Australia has a security interest in the South China Sea and will work more closely with the Philippines on joint patrols in the disputed waters, Australian Defence Minister Richard Marles has said.
Marles made the announcement on Friday while observing some 2,000 Australian and Philippine defence personnel, as well as United States Marines, participate in amphibious landing and air assault drills as part of joint exercises also attended by Philippine President Ferdinand Marcos Jr.
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The joint drills come amid renewed tensions between Manila and Beijing in the South China Sea and involved troops arriving in amphibious assault vehicles, by parachute and on board US Osprey aircraft to storm a beach.
Two advanced Australian F-35 fighter jets provided close air support, and Australian warships secured the surrounding waters.
The air, sea and land drills, the first large-scale joint exercise between Australia and the Philippines, simulated retaking an enemy-controlled island.
President Marcos told reporters the Philippines wants a closer working relationship with the militaries of regional neighbours.
“It is an important aspect of how we prepare for any eventualities, considering there have been so many events that attest to the volatility of the region,” he told a news conference after the drills.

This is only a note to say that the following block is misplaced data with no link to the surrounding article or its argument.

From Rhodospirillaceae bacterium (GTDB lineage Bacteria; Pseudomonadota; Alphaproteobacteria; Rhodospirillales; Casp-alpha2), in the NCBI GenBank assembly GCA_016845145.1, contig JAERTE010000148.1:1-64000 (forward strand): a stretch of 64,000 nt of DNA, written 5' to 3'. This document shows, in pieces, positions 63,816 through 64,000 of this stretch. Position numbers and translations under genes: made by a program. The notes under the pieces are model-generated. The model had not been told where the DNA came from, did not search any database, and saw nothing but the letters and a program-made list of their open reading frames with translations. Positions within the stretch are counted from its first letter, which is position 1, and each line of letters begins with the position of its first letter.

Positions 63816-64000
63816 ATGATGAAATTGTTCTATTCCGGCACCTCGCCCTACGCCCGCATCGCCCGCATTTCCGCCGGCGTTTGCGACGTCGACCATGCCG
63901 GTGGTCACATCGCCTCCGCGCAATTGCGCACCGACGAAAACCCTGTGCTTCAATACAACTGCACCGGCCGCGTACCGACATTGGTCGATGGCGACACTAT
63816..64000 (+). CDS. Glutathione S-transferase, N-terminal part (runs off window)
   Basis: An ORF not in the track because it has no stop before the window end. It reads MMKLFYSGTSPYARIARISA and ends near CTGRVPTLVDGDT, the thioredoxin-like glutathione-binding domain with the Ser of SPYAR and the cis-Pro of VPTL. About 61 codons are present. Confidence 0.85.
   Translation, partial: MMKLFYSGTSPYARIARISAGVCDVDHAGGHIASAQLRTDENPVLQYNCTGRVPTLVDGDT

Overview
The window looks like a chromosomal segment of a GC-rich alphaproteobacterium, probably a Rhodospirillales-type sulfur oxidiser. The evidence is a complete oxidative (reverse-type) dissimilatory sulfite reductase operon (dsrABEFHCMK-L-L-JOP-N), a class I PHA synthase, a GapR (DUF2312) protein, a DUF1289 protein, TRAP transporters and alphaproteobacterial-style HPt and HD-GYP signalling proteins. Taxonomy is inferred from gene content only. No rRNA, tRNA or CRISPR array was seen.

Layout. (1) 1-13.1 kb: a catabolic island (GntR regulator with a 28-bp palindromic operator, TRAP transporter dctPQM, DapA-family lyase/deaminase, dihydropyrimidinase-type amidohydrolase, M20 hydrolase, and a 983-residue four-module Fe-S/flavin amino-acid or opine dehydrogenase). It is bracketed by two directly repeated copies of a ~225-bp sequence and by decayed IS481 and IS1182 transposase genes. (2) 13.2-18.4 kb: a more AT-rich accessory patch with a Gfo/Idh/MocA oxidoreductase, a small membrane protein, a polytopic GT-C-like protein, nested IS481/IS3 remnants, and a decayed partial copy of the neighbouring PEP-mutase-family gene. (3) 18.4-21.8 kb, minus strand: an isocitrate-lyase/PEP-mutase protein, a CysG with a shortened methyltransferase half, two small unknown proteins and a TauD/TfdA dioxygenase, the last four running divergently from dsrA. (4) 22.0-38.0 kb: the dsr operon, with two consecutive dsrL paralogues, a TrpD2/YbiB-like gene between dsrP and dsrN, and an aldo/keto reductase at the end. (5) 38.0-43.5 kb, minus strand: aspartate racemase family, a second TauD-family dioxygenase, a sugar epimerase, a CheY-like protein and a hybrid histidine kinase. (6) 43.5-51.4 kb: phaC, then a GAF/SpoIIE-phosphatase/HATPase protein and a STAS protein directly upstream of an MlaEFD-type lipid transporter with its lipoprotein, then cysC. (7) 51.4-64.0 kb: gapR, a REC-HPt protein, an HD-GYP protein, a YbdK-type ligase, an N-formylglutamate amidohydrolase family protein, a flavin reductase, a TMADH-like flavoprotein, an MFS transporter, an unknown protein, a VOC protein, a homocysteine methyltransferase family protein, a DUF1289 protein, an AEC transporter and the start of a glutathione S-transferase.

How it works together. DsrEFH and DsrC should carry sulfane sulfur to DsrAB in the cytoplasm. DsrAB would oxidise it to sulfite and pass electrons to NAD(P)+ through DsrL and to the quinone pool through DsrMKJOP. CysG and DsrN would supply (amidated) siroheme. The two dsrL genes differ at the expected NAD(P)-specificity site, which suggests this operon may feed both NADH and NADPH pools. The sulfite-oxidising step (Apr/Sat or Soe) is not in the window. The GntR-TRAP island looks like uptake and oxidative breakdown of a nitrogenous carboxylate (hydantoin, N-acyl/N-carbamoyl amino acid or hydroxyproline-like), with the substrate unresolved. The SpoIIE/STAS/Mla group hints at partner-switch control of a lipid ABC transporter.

Marles said after the drills that the first joint patrols of the South China Sea by the Australian and Philippine navies would “happen soon”.
He also reiterated support for a 2016 ruling by an arbitration tribunal in The Hague under the UN Convention on the Law of the Sea that largely invalidated China’s claim to virtually the entire South China Sea, and upheld the Philippines’ control over resources in a 200-nautical-mile (equivalent to about 370km) exclusive economic zone.
China refused to participate in the arbitration and continues to defy the ruling, maintaining its claim to most of the sea.
“A whole lot of damage can be done to Australia before any potential adversary sets foot on our shores, and maintaining the rules-based order in Southeast Asia, maintaining the collective security of Southeast Asia, is fundamental to maintaining the national security of our country,” Marles said in an interview earlier on Friday.
The US, Australia and the Philippines are among the most vocal critics of China’s increasingly aggressive and confrontational actions in the disputed waters, but the Philippine military said Beijing was not the envisioned target of the combat drills on Friday.
In the latest flare-ups between the Philippines and China in the disputed waters, a Chinese coast guard ship used a water cannon on August 5 to try to block a Philippine supply run at Second Thomas Shoal, where Filipino troops are stationed.
Australia and the US expressed support for the Philippines and raised strong concerns over the Chinese coast guard ships’ actions.
Washington renewed a warning that it was obligated to defend the Philippines, its oldest treaty ally in Asia, if Filipino forces, ships and aircraft come under attack, including in the South China Sea.
Two Philippine supply boats managed to pass the Chinese blockade on Tuesday in a tense confrontation witnessed by journalists.
China has warned the US not to meddle in what it says is a purely Asian dispute.
The Philippines, Malaysia, Vietnam, Brunei and Taiwan all have claims to certain areas of the South China Sea.